Fussy eating and food refusal are common in young children. These behaviours can contribute to anxiety or concern in parents and caregivers, who have called for credible support to help them navigate the challenges of feeding young children. Given recent increases in technology, and use of the Internet as a trusted source of parenting support, the Child Feeding Guide digital health intervention was created to provide evidence-based support to parents and caregivers to help them to feed children and establish healthy eating habits from the early years. An evaluation was conducted with 25 mothers (with a child aged 6 months to 4 years) who used the Child Feeding Guide website/app over 4 weeks. Mothers provided information about their feeding practices and anxiety levels at baseline, and again 4 weeks later, and answered questions regarding the acceptability and use of the digital support resource. Significant decreases were seen in maternal anxiety and in maternal use of pressure to eat and restriction of food from children for weight reasons. Mothers reported that the Child Feeding Guide was easy to use, that they valued its credibility and reassurances, and that its content helped them to better understand their child’s eating behaviour. These promising findings suggest that naturalistic use of a digital health intervention could contribute to reductions in mothers’ use of controlling feeding practices and levels of anxiety. Such findings are important for supporting the development of healthy eating habits in young children and are likely to be relevant to health and childcare professionals.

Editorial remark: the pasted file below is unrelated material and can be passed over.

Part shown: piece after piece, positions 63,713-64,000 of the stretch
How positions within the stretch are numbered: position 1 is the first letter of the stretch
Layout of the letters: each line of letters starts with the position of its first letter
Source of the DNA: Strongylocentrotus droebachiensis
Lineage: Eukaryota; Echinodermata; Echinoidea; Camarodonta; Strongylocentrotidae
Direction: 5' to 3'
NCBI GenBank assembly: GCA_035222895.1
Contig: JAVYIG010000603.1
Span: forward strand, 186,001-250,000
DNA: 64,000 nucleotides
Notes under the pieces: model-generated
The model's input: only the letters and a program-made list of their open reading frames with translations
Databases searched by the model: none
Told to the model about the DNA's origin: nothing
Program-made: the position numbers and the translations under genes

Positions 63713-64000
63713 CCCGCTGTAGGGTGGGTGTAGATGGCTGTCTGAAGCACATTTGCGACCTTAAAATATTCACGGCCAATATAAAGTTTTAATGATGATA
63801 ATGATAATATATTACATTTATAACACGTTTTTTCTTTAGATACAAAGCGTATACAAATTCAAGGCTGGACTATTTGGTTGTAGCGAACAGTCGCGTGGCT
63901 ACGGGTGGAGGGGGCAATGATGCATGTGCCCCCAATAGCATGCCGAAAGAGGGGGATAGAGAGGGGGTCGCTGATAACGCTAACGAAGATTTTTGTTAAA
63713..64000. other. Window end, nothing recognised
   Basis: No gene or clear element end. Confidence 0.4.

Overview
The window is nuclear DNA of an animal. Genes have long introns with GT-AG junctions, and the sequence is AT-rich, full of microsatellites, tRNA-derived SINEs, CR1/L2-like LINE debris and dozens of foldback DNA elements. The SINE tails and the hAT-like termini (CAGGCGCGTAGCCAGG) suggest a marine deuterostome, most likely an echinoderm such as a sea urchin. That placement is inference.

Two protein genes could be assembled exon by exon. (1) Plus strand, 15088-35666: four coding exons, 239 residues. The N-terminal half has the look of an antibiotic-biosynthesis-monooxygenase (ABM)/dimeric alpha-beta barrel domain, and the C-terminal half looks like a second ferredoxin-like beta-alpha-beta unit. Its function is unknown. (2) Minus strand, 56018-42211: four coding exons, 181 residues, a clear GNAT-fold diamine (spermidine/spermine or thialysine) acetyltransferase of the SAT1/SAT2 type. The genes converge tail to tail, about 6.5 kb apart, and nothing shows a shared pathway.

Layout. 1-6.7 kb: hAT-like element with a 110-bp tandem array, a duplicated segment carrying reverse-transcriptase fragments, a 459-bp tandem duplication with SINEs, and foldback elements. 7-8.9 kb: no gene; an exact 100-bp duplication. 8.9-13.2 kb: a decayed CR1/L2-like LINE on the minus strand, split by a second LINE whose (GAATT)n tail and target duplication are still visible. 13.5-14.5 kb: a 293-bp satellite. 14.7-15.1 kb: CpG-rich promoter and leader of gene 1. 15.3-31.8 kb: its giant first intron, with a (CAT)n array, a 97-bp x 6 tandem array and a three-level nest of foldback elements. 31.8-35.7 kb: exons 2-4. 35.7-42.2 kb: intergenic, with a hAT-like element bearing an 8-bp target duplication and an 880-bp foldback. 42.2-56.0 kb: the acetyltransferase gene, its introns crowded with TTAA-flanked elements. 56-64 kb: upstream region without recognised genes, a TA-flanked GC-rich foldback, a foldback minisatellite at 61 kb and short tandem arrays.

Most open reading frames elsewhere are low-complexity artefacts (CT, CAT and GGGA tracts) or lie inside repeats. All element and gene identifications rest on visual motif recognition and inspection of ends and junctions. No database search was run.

Bibliographical note© 2020 The Authors. Nutrition Bulletin published by John Wiley & Sons Ltd on behalf of British Nutrition Foundation
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- child feeding
- digital health
- maternal anxiety
- parenting intervention
- pressure to eat
- restriction of foods